Turkey’s President on Int’l Women’s Day: “a woman is above all else a mother”
Today marks International Women’s Day, with events and commemorations around the world. The day was first organized by the Socialist Party of America in 1909, to mark a strike the year before by the International Ladies’ Garment Workers’ Union. In rich and poor nations, women continue to struggle for social, economic and political equality. Gender-bias, however, remains ingrained in global political systems.
At an event to mark International Women’s Day, Turkey’s president drew criticism today when he remarked that “a woman is above all else a mother.” His comments came as no surprise to many women in the country. Since 2002, the Turkish government has promoted a policy prioritizing motherhood over individual rights for women. In 2015, lawmakers passed a fertility incentive bill, parts of which recently came into effect. But according to population data, the government’s desire for a higher birth rate has yet to bear fruit. Fariba Nawa reports from Istanbul.
Like many other European countries, Turkey is faced with an aging population. Steady now at 80 million, the country’s population is expected to decline in the next few decades. The fertility rate of 2.1 is forecast to drop to 1.8 by 2050, according to United Nations statistics. That’s one reason the country’s ruling Justice and Development party, known as AKP, likes children — at least three to five per woman.
The push isn’t new. In the 14 years since their ascent to power, the AKP has introduced laws and pushed values extolling the virtues of motherhood and family.
“I just recommend that you have three babies,” Turkey’s then prime minister, now President Recep Tayyip Erdogan remarked in a seminal 2013 speech responding to critics who said the government has no right to impose on women’s bodies. “This is my natural right as a prime minister. I’m not putting a gun to your head. There’s no legal obligation. I’m just telling my sisters who have the will to do this to grant at least three children to this cause and for this country. This country must get strong. How do we do it? Through the honorable creation called human.”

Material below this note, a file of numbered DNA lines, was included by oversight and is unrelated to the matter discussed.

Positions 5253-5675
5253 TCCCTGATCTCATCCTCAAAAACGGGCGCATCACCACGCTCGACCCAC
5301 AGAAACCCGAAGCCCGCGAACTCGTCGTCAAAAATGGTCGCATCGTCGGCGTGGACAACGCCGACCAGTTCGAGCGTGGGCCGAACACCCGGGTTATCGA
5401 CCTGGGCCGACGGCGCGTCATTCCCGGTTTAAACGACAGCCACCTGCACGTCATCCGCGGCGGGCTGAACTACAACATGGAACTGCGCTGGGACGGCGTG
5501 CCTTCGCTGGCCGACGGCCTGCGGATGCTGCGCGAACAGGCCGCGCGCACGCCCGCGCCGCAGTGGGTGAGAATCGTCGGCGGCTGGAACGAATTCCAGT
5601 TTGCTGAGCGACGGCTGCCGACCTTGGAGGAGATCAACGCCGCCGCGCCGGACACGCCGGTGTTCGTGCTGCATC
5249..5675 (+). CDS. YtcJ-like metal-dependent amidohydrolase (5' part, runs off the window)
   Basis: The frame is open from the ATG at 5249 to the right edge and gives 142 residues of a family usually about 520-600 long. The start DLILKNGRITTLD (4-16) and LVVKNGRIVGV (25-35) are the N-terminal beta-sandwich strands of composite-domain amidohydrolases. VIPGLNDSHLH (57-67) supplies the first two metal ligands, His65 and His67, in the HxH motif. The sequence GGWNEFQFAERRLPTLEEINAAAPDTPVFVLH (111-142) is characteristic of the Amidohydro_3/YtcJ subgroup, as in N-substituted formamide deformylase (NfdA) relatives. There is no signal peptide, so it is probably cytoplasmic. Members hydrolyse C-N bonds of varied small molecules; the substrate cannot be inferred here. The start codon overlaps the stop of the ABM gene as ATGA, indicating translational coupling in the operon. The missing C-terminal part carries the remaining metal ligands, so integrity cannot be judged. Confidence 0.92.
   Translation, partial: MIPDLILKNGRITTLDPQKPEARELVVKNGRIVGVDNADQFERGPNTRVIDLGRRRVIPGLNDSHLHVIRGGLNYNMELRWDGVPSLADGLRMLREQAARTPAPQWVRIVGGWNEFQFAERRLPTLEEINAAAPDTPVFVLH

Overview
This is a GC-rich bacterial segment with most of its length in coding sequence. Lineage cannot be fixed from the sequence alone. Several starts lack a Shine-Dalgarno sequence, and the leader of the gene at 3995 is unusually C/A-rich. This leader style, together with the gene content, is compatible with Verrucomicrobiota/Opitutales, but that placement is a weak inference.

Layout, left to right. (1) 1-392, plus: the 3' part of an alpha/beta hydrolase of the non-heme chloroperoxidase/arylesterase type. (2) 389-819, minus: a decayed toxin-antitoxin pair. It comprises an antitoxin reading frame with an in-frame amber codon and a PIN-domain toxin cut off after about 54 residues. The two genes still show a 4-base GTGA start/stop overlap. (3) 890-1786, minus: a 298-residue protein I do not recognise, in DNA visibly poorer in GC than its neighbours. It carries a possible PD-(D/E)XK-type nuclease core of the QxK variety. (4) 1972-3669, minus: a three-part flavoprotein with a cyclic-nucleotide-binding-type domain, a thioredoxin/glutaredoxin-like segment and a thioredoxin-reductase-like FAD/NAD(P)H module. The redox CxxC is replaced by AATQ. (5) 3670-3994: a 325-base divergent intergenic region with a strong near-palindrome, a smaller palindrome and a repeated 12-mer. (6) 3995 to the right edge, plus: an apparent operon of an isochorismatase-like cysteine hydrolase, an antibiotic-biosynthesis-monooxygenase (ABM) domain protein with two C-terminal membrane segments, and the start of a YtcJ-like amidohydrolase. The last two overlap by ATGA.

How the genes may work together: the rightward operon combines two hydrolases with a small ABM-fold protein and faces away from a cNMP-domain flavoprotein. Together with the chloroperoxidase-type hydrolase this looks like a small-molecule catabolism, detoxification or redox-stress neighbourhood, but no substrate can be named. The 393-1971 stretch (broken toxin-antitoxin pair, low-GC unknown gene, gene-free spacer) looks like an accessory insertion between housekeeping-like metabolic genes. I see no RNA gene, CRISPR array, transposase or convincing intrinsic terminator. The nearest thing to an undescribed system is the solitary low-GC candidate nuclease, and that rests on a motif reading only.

Some provisions of the AKP’s fertility incentives took effect in 2015, like one-time cash handouts that increase with each child, up to $200 per family. And in January of this year, the labor incentives kicked in, giving women with newborns working outside the house pay for part-time work for six months. If they decide to return to work, companies must give new mothers their jobs back. And if men choose to take care of the child and the mother continues to work full-time, the family still receives the same benefits.
Sehnaz Kiymaz Bahceci, of Women for Women’s Human Rights in Istanbul, says equality advocates oppose the incentive program, saying it’s one is one of many AKP campaigns to take away women’s rights in the name of family and country.
“What happens is it still puts the weight of care services on women. It’s just making women work basically one and half jobs,” Bahceci explains. “You still work at home taking care of your family and your children, and if you have elderly or disabled people in the household, you look after them as well. At the same time, you’ll be expected to work part-time or from home to contribute to the household income, while no one will take that responsibility off of your shoulders at all.”
But some AKP supporters, including women, say it’s a solution to their declining youth population. They agree that Turkey needs more young people to take care of its old.
Nuran Durdagi cleans houses and her husband is a construction worker. They have a daughter and son. Yet even with the new incentives in place, Nuran holds back from having the third child, though she’d rather quit cleaning and have another baby.
“I thank the government for implementing this social security for housewives and I am waiting for it,” Durdagi says.
But when she finds out what the incentives actually include, she realizes it’s not enough to quit her job.
Despite all the government’s efforts, statistics show that many Turkish citizens like Nuran aren’t taking the bait. Instead, the birth rate has slowly declined, primarily due to the rising cost of living, especially for education and childcare. Many parents say the quality of public education has deteriorated in the last decade and a private education can cost from $500 to $1,000 a month, yet the average monthly income is only $560.
At a posh mall on the city’s Asian side, parents chase after their children in a bookstore. Deniz Cengiz Turkmen, a lawyer, and her husband Levent Turkmen, an engineer, are parents to 6-year-old Kuzey and 3-year-old Karen. Deniz is trying to convince her husband to have another child, but they’re both uncertain about Turkey’s future.
“You know, the future of Turkey isn’t shiny,” Turkmen says. “People are killing one other for some reasons we never understand.”
As for the Turkish government telling her to have at least three children: “It’s embarrassing. Nobody can decide what we should do, especially for women. That’s my body. I decide whatever I do with my husband. You know what I mean? It’s a family issue. Government cannot push us or pressure us to have more kids.”
The government may have failed at convincing Turks to procreate more, but with more than 4 million Syrian, Afghan and Kurdish refugees already in the country, Turkey’s future population is bound to grow.
And many people here say, if the government would focus on improving security, public education and lowering the cost of living, there would be no need to push for babies. Families would grow out of their own accord.